Opinion: Canada’s wealth of natural resources now suddenly looks a lot more useful and valuable than it did just weeks ago
Just three days into a new decade Canadians woke up to a new geopolitical reality. The U.S. drone strike in Iraq that killed Iranian General Qassem Soleimani has raised fears that an escalation of the U.S.-Iran conflict could disrupt world oil supply.
Policy discussions have suddenly pivoted from weaning the world from fossil fuels to hard questions about global and energy security. Some analysts argue Iran will back attacks on oil infrastructure in the Persian Gulf and the rest of the Middle East and maybe even on Saudi Arabia’s oil infrastructure if tensions escalate sufficiently.
The political and even military disruption that could ensue could be considerable. The oil supplies and economies of almost every country could be affected, including Canada’s.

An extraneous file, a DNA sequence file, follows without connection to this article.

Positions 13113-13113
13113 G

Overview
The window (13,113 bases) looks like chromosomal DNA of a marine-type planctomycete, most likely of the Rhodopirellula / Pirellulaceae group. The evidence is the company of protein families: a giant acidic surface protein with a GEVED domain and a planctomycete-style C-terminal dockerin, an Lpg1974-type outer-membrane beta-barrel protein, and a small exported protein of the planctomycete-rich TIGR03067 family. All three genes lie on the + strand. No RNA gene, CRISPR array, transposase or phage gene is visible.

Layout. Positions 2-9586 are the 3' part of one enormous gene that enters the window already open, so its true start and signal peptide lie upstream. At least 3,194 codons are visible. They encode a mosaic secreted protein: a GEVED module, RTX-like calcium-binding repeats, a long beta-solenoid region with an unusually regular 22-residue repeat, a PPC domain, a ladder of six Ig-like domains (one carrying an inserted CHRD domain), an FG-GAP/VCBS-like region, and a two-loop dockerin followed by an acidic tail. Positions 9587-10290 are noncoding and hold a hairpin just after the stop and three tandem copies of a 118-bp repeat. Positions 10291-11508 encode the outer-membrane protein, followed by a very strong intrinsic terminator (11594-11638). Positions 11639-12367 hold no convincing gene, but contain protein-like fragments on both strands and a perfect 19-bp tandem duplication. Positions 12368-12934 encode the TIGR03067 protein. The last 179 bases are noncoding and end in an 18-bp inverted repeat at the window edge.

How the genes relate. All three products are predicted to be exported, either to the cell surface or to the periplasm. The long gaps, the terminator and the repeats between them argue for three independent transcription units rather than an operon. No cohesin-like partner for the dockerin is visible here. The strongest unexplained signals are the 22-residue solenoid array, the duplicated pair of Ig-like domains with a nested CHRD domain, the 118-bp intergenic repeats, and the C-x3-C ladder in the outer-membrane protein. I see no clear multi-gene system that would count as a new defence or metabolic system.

We still buy Middle Eastern oil despite our considerable domestic supplies and, of course, if the world price of oil rises, that affects everyone. The airstrike has reminded us — and it seems many of us had forgotten — that oil and gas resources are still geopolitically important.
The current Iranian regime has disrupted many countries with “proxy wars” — supporting opposing sides in conflicts in Syria, Yemen and Iraq, involving itself in disputes in Bahrain, Lebanon, Qatar, Pakistan, Afghanistan, Nigeria and Morocco, and competing more broadly in North and East Africa and parts of south and central Asia.